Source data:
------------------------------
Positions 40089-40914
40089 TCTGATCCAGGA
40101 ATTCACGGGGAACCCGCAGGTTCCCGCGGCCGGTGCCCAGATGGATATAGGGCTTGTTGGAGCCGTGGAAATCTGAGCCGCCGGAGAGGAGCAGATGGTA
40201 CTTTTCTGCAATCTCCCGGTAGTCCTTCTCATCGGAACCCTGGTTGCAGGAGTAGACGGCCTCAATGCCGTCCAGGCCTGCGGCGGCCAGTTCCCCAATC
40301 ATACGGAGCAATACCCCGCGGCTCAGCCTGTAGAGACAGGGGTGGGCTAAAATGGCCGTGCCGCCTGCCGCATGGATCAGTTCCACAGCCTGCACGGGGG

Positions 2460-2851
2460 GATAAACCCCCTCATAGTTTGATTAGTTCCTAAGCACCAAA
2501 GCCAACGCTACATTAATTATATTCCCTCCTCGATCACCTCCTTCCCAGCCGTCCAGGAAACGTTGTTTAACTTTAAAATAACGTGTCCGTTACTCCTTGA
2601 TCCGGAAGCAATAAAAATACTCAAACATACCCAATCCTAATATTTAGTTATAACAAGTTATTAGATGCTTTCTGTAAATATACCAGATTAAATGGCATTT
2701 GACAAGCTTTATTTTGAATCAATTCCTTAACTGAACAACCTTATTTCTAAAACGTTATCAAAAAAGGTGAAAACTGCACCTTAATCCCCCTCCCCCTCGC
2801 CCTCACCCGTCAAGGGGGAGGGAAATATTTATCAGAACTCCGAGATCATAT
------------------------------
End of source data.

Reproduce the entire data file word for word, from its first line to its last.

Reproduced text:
Positions 40089-40914
40089 TCTGATCCAGGA
40101 ATTCACGGGGAACCCGCAGGTTCCCGCGGCCGGTGCCCAGATGGATATAGGGCTTGTTGGAGCCGTGGAAATCTGAGCCGCCGGAGAGGAGCAGATGGTA
40201 CTTTTCTGCAATCTCCCGGTAGTCCTTCTCATCGGAACCCTGGTTGCAGGAGTAGACGGCCTCAATGCCGTCCAGGCCTGCGGCGGCCAGTTCCCCAATC
40301 ATACGGAGCAATACCCCGCGGCTCAGCCTGTAGAGACAGGGGTGGGCTAAAATGGCCGTGCCGCCTGCCGCATGGATCAGTTCCACAGCCTGCACGGGGG

Positions 2460-2851
2460 GATAAACCCCCTCATAGTTTGATTAGTTCCTAAGCACCAAA
2501 GCCAACGCTACATTAATTATATTCCCTCCTCGATCACCTCCTTCCCAGCCGTCCAGGAAACGTTGTTTAACTTTAAAATAACGTGTCCGTTACTCCTTGA
2601 TCCGGAAGCAATAAAAATACTCAAACATACCCAATCCTAATATTTAGTTATAACAAGTTATTAGATGCTTTCTGTAAATATACCAGATTAAATGGCATTT
2701 GACAAGCTTTATTTTGAATCAATTCCTTAACTGAACAACCTTATTTCTAAAACGTTATCAAAAAAGGTGAAAACTGCACCTTAATCCCCCTCCCCCTCGC
2801 CCTCACCCGTCAAGGGGGAGGGAAATATTTATCAGAACTCCGAGATCATAT